Today I ran Eastbourne Half Marathon and it was great. Really great.
I set off too fast, the cardinal sin of racing, and suffered for it a bit at the hill at Beachy Head Road, between miles 2 and 3.
I fuelled as normal, with porridge first thing and a banana on route to the race, but felt a bit lacking in energy, even after a gel at mile 4. (I suspect this could be because I actually got up and made breakfast as planned, instead of my usual pre-race prep, which involves aiming to make breakfast at a certain time, pressing snooze too often and then making it half an hour later than planned!)
As a result of this lack of energy, I ate some of the jelly babies offered on course by the marshals, which I don't normally have, and felt a little bit nauseous for a while.
I chose the wrong clothes and was far too hot for most of the race - thank goodness for the water stations serving water in cups. I didn't actually drink any of it, just poured it over my head.
I was way too thirsty all the way round (perhaps I should have drunk more of the water on offer, but I relied on what I was carrying with me), presumably because I was over-heating.
My trainers are a bit too small in the toe box, so at mile 6 I had to stop and remove my shoe as I had a sharp pain. I couldn't see or do anything about it, however, as I was wearing knee high compression socks under my running tights. That didn't prevent me from stopping twice more to remove my shoe during the race, as it felt like I needed to try and move my toes around to ease the pain - as it turns out, I hadn't lost a toenail, as I suspected, but I did have the mother of all blisters (a hole actually) on the middle toe.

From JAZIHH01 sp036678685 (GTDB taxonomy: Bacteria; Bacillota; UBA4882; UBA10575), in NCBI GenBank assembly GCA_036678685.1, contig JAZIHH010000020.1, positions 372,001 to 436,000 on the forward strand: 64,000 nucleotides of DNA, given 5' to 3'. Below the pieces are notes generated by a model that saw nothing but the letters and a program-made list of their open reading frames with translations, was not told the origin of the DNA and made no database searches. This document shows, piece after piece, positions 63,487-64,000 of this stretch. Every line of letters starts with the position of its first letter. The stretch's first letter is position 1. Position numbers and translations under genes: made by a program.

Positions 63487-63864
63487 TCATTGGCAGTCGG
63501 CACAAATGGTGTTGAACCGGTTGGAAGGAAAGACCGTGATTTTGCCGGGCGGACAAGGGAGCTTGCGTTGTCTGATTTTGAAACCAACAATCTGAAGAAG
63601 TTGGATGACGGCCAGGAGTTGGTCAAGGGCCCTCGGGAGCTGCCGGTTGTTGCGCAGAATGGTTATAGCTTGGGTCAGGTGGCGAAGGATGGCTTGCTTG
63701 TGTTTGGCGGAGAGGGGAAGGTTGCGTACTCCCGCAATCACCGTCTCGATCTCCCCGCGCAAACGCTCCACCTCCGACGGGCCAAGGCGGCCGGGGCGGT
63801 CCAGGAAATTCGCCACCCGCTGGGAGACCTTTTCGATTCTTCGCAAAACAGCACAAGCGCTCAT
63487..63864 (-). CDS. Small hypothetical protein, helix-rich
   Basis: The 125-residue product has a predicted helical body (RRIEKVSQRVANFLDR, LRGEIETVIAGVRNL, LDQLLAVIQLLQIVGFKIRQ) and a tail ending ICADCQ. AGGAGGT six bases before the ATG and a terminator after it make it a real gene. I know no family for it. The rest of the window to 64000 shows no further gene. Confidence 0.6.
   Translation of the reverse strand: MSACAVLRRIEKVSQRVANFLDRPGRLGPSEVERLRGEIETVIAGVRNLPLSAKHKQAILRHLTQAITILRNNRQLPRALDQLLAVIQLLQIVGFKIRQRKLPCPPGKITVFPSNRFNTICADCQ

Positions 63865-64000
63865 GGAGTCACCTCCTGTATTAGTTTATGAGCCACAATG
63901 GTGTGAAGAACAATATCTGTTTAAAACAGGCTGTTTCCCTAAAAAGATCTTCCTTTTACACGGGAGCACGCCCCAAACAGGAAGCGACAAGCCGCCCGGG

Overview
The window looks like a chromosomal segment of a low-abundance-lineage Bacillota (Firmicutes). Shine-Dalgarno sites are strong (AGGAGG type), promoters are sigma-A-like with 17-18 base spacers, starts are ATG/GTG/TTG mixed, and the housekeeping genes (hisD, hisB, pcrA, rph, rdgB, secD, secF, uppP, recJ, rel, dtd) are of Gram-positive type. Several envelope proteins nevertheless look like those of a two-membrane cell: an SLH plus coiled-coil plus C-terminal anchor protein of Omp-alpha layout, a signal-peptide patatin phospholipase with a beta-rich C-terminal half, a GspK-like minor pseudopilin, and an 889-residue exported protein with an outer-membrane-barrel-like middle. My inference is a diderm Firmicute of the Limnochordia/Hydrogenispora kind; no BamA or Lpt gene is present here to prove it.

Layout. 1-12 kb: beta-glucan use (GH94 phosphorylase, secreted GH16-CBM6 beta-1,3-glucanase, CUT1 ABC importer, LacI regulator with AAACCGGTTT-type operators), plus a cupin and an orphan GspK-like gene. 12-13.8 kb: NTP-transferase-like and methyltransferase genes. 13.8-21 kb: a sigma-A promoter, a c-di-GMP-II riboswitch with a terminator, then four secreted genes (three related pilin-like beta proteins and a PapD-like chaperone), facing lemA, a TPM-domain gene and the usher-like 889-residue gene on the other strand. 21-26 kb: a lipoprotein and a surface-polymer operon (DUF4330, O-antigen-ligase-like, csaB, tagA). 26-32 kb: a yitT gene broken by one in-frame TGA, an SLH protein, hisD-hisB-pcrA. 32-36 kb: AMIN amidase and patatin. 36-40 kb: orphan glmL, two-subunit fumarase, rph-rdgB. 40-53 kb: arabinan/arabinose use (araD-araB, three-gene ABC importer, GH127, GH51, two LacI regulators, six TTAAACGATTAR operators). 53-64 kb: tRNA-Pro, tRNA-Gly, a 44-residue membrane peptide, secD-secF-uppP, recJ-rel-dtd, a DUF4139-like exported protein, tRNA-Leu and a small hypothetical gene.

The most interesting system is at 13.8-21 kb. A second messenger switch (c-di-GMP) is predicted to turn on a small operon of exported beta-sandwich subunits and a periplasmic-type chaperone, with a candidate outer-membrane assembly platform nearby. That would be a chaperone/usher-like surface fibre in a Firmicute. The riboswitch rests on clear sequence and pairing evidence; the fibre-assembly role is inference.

The wind blowing against me on the final stretch of the seafront was so strong it slowed me to a walk.
I was aiming for a 2 hour marathon pace, but all the above resulted in an official time of 2 hours 11 minutes, some 15 minutes slower than my last (and first ever) half marathon – which was run in gale force winds over shingle!
So, why was Eastbourne Half Marathon great?
It's simple really; apart from being a well organised event with a fab medal, great marshals and with lots of support, it was a training run for Brighton Marathon and a chance to found out what not to do and I would say I definitely learnt a few things! It was also, and perhaps even more importantly, the first run I have done without any pain from my left leg since I threw my fibula out on 31 January during a training run.
So you see, no run is ever a failure, you just need to look at it from a different perspective. The one thing I worried most about, namely the problem with my fibula rearing its ugly head or, worse still, making me a DNF, didn't happen, and for that reason I am over the moon.
Brighton Marathon, I'm coming to get you .....
Wilson testing my medal to see if it is real gold ...